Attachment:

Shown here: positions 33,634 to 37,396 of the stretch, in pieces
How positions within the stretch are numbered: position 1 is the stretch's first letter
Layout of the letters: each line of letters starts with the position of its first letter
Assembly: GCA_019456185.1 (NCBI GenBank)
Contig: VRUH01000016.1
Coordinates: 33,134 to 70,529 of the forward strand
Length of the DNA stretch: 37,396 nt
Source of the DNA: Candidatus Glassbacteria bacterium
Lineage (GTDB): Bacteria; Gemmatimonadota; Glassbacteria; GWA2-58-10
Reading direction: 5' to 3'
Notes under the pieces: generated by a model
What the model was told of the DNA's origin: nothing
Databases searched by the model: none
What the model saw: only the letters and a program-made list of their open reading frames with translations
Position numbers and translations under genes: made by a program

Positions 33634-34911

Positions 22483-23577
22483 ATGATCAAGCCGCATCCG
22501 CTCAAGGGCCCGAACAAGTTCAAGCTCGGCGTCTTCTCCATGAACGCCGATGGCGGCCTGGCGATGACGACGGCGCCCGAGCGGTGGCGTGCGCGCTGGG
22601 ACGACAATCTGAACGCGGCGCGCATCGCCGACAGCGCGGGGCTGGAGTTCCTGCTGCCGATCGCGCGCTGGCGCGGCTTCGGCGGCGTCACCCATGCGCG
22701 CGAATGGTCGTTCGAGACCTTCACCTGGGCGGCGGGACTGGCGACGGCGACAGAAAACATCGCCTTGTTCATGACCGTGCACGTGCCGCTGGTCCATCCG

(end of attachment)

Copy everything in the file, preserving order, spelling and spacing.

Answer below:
Shown here: positions 33,634 to 37,396 of the stretch, in pieces
How positions within the stretch are numbered: position 1 is the stretch's first letter
Layout of the letters: each line of letters starts with the position of its first letter
Assembly: GCA_019456185.1 (NCBI GenBank)
Contig: VRUH01000016.1
Coordinates: 33,134 to 70,529 of the forward strand
Length of the DNA stretch: 37,396 nt
Source of the DNA: Candidatus Glassbacteria bacterium
Lineage (GTDB): Bacteria; Gemmatimonadota; Glassbacteria; GWA2-58-10
Reading direction: 5' to 3'
Notes under the pieces: generated by a model
What the model was told of the DNA's origin: nothing
Databases searched by the model: none
What the model saw: only the letters and a program-made list of their open reading frames with translations
Position numbers and translations under genes: made by a program

Positions 33634-34911

Positions 22483-23577
22483 ATGATCAAGCCGCATCCG
22501 CTCAAGGGCCCGAACAAGTTCAAGCTCGGCGTCTTCTCCATGAACGCCGATGGCGGCCTGGCGATGACGACGGCGCCCGAGCGGTGGCGTGCGCGCTGGG
22601 ACGACAATCTGAACGCGGCGCGCATCGCCGACAGCGCGGGGCTGGAGTTCCTGCTGCCGATCGCGCGCTGGCGCGGCTTCGGCGGCGTCACCCATGCGCG
22701 CGAATGGTCGTTCGAGACCTTCACCTGGGCGGCGGGACTGGCGACGGCGACAGAAAACATCGCCTTGTTCATGACCGTGCACGTGCCGCTGGTCCATCCG